Locating The Carp

by | Carp, Essentials | 0 comments

They say that location is key when it comes to carp fishing, no matter how big or small the venue is, if you’re not on top of the carp you could be waiting hours for a bite. For larger venues, it’s typically worth leaving the gear in the car and doing a few laps around the lake, keeping your eyes and ears peeled for any carp activity or any signs of showing carp. Oh and don’t forget to check the snag areas too, carp absolutely love snags as well as overhanging trees and marginal areas.

Make sure to take a pair of polarised sun glasses with you to take the glare off the water caused by the sun, this will allow you to see that extra bit further under the surface; it is nearly impossible to see carp under the surface with the sun beaming on top.

The best signs for carp activity include crashing, carp rolling on the surface and fizzing. Many anglers think that carp enjoy teasing them, as on hot summer days it is not uncommon to see the fish rise out of the water and produce a splash as they fall back into the water. This is ‘crashing’ and it’s a great sign of activity as carp never usually swim alone, so if you see one, there’s bound to be at least 3 or 4 more carp swimming in the same area. If you find yourself in a situation like this, try using a surface fishing set up or maybe a zig rig to bag yourself a carp.

A crashing carp

Another sign of carp activity is fizzing. Carp feed on the bottom and as they forage in the mud and silt down there, tiny bubbles are released and rise to the surface, this is known as ‘fizzing’. This isn’t the odd bubble here or there, it’s a consistent stream rising to the surface. If you’ve thrown down a bed of bait or some ‘freebies’, the carp will be feeding like it’s a free buffet.

As mentioned previously, carp do not tend to travel alone, so if you do spot some fizzing, it’s probable that there are more than one carp feeding down there. Carp only feed in a manner to produce fizzing if they are confident, so if there is no fizzing in an area, it may be worth putting some more bait down but be careful to not overfeed the area.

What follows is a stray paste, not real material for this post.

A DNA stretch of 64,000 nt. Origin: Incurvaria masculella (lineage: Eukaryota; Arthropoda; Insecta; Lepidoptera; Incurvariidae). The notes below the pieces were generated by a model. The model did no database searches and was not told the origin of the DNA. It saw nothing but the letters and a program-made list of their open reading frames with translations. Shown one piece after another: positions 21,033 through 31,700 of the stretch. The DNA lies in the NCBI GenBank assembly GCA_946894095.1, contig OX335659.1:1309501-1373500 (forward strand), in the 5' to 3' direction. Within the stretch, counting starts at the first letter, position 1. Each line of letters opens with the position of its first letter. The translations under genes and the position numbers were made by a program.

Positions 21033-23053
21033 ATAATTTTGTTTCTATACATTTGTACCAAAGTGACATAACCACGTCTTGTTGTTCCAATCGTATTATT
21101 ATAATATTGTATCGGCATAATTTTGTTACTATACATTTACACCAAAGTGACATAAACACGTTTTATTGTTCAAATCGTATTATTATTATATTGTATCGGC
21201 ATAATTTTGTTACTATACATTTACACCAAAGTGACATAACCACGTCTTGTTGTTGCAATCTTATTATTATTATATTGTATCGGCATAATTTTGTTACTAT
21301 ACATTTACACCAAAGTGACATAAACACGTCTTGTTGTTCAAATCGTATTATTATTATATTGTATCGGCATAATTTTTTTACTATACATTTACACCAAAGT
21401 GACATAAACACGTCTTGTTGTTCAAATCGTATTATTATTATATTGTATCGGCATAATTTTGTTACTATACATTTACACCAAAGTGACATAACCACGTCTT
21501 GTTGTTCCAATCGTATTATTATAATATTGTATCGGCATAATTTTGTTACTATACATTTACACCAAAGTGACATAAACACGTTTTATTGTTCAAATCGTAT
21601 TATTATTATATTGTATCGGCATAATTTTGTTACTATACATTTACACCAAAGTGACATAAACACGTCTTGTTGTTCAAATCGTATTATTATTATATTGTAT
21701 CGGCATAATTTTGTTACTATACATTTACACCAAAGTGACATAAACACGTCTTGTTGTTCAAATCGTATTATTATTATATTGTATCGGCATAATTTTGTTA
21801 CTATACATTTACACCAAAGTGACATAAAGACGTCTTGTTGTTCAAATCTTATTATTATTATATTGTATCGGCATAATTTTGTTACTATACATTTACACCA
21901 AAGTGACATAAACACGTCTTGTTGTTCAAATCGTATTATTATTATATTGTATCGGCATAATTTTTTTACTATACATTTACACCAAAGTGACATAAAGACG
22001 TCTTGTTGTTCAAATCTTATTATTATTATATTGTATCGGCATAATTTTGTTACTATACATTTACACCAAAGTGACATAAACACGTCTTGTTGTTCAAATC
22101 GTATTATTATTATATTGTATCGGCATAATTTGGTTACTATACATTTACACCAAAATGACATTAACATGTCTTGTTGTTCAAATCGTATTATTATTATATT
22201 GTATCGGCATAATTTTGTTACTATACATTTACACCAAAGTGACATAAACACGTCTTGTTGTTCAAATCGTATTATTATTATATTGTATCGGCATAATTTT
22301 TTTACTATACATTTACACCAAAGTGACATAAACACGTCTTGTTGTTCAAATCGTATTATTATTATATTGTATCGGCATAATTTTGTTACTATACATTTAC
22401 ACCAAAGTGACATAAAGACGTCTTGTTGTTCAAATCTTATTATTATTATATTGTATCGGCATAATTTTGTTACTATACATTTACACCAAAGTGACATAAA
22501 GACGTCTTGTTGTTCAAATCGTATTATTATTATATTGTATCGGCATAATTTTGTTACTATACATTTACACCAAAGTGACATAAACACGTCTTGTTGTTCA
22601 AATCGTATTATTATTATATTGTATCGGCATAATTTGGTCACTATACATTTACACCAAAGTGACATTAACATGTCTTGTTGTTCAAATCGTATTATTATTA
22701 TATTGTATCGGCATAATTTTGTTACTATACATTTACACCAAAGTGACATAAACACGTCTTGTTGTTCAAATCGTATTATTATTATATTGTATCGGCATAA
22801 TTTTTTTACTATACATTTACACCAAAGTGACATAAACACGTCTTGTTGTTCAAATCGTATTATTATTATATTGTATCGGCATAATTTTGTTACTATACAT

Everybody has their own preferred technique to provide bait for the fish. This can include spodding, using a catapult, or even using a throwing stick with boilies (all of these techniques are covered here). Regardless of what method is used, the purpose is the same – to keep the carp feeding with confidence. If you arrive at a lake and there is no sign of activity, try to entice some by providing some bait in specific areas and monitor the activity across these areas.

So where should you fish? Easy, the side across from the anglers who haven’t had a bite for a while. Don’t forget to put some bait down to get them feeding with confidence again.

It depends on the lake and location, but as a general rule, carp feel safe away from anglers and tend to stay away from the danger zone. This means that if carp are constantly being caught at one half of the lake, it is very likely that after a while they will have been spooked enough to move to the other side for peace of mind. So where should you fish? Easy, the side across from the anglers who haven’t had a bite for a while. Don’t forget to put some bait down to get them feeding with confidence again.

The weather is key when it comes to carp fishing and carp activity. You need to consider the weather not just on the day that you go, but what it’s been like throughout the previous few days. If it’s been hot the day before your trip, it means the shallow areas of the water are going to be warm – carp absolutely love warm waters, so will probably be found there. In addition, when it’s warm carp will be found closer to the surface, whereas when it’s cold they will be found closer to the bottom.

The wind is also important. It is believed that carp travel in the same direction as the wind because it pushes food towards the banks of the receiving end of the wind. However, this not always the case, and carp are known to also congregate on the back of the winds. So if you’re fishing on a particularly windy day, take your time to observe, go towards the backwinds first and then work towards the direction of the blowing winds.

A carp lurking in marginal waters

Snags, overhanging trees and marginal areas are absolutely key and are great spots to find lurking carp. These areas provide the fish with protection from both predators and anglers, as most anglers will be put off by the prospect of casting towards snags as it can cause real problems. If you’re willing to take the risk though, you can be heavily rewarded.

A likely place for carp to be hiding